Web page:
Mockup of a hidden object game

A hidden object game, also called hidden picture or hidden object puzzle adventure (HOPA), is a subgenre of puzzle video games in which the player must find items from a list that are hidden within a scene. Hidden object games are a popular trend in casual gaming.[1][2] Time-limited trial versions of these games are usually available for download, although many are free to download on app stores. Popular themes include detective crime stories, adventure, gothic romance, and mystery.[3]


In a hidden object game, the player wanders from one place to another to discover objects that allow the player to finish the game. The player adds objects to their inventory. A hidden object puzzle within the game provides more objects or clues that will assist the playing in completing the game.[4]

Hidden objects generally tend to feature:[4]


Hidden object games originated in print publications such as the I Spy books or a regular feature in Highlights for Children, in which the reader was given a list of objects to find hidden in a cluttered illustration or photograph.[3] An early hidden object game was Mother Goose: Hidden Pictures, released for the CD-i in 1991. Other early incarnations are the video game adaptations of the I Spy books published by Scholastic Corporation since 1997.[3]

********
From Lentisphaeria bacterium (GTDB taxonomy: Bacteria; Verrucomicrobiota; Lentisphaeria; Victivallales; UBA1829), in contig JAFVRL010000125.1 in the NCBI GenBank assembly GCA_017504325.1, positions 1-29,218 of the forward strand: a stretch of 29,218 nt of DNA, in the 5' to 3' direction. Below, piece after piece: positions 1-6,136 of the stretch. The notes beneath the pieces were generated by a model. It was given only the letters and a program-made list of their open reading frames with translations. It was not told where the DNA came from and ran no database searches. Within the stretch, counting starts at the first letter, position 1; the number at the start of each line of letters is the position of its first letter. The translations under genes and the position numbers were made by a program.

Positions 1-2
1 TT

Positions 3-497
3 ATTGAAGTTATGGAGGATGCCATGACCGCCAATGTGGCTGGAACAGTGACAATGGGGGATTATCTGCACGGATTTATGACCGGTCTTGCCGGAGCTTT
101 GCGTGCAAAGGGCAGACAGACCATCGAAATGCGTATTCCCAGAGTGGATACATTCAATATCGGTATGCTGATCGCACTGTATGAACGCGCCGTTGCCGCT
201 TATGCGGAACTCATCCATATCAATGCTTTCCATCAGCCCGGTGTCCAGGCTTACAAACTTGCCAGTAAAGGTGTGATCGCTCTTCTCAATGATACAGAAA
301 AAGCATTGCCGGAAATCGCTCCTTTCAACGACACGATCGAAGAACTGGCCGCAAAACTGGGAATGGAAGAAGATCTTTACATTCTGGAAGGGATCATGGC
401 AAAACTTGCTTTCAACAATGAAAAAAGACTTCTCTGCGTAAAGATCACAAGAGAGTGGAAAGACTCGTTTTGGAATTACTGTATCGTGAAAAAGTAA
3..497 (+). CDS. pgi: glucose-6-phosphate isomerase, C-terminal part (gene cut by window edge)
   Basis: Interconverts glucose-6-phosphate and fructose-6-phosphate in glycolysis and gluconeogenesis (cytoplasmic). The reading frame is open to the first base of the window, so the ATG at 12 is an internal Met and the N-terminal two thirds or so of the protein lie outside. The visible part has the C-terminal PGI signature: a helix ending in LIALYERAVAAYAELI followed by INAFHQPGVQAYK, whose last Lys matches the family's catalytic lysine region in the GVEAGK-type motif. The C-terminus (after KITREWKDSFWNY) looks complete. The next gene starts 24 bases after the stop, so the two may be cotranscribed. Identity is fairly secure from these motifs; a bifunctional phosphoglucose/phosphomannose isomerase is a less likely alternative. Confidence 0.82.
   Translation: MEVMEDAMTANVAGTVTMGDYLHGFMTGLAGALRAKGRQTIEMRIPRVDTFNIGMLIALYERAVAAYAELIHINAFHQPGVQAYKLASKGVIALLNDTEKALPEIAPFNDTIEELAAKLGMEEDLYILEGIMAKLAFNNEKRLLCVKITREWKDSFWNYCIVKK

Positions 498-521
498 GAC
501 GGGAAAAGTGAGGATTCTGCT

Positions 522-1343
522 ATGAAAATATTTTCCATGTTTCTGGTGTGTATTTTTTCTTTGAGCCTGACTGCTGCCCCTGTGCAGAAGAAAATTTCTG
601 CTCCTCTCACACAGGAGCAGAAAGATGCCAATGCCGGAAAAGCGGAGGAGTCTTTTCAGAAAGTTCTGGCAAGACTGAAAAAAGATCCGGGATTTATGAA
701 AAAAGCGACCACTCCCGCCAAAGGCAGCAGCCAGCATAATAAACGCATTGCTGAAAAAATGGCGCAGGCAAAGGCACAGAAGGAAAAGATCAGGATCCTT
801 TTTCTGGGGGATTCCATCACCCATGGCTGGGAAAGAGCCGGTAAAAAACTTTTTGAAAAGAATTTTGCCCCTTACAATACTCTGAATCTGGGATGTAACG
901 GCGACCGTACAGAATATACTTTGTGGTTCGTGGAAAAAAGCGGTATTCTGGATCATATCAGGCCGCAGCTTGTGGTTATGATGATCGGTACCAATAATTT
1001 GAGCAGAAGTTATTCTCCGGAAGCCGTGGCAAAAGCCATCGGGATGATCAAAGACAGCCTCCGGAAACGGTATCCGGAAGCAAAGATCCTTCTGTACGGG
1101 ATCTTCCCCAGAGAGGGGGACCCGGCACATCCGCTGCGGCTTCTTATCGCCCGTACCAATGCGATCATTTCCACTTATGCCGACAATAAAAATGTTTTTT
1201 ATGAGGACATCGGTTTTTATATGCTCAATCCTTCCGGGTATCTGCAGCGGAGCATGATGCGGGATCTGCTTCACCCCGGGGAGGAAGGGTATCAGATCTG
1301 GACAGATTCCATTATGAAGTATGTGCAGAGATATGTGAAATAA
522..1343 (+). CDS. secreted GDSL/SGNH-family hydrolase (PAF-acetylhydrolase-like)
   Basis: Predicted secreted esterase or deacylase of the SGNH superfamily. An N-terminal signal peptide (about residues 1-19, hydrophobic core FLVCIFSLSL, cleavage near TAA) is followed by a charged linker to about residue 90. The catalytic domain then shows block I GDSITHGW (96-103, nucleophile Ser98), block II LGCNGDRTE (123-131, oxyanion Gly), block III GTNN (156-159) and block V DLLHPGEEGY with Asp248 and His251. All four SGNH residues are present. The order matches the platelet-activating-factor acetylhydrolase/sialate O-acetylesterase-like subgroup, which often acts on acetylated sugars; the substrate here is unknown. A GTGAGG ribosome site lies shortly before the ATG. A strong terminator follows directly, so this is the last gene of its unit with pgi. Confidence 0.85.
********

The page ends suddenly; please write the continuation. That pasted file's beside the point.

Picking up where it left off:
Mystery Case Files: Huntsville, released by Big Fish Games in 2005, came at the rise of casual gaming in the mid-2000s. Mystery Case Files: Huntsville established many of the principles in both game play and narrative that would be predominant in hidden object games since then.[3]

More recently within indie games, new takes on the hidden object genre have changed the approach these take. For example, Hidden Folks is considered more of a searching game, as to find one character among hundreds on the screen that look similar to each other, similar to Where's Wally.[3]


Huntsville broke prior sales of casual games, and the series' third iteration Mystery Case Files: Ravenhearst was the third best-selling game on personal computers during the end-of-year sales period of 2007. This motivated gaming companies to expend in this sort of storytelling that focuses on still puzzles with little animation.[3]

Hidden object games draw players who were fans of games like Myst.[3] In 2021, Big Fish Games' player base was 85% female, 76% of whom were over the age of 55.[3]

See also


  1. ^ George Roush (October 17, 2008). "Everest: Hidden Expedition iPhone Review". IGN. Archived from the original on February 24, 2009.
  2. ^ Albert Kim (September 30, 2008). "Casual Games: 'Peggle Nights' and 'The Lost Cases of Sherlock Holmes'". Archived from the original on April 26, 2014. Retrieved October 20, 2008. Mystery titles, particularly hidden-object games, have become a hugely popular segment of the casual-game market.
  3. ^ a b c d e f g h Carpenter, Nicole (October 5, 2021). "Video game culture owes a lot to hidden object games". Polygon. Archived from the original on October 5, 2021. Retrieved October 5, 2021.
  4. ^ a b Hidden Object Games Are Mindless Fluff, And That's Why I Love Them Archived 2021-11-08 at the Wayback Machine By Mike Fahey from May 1 2016.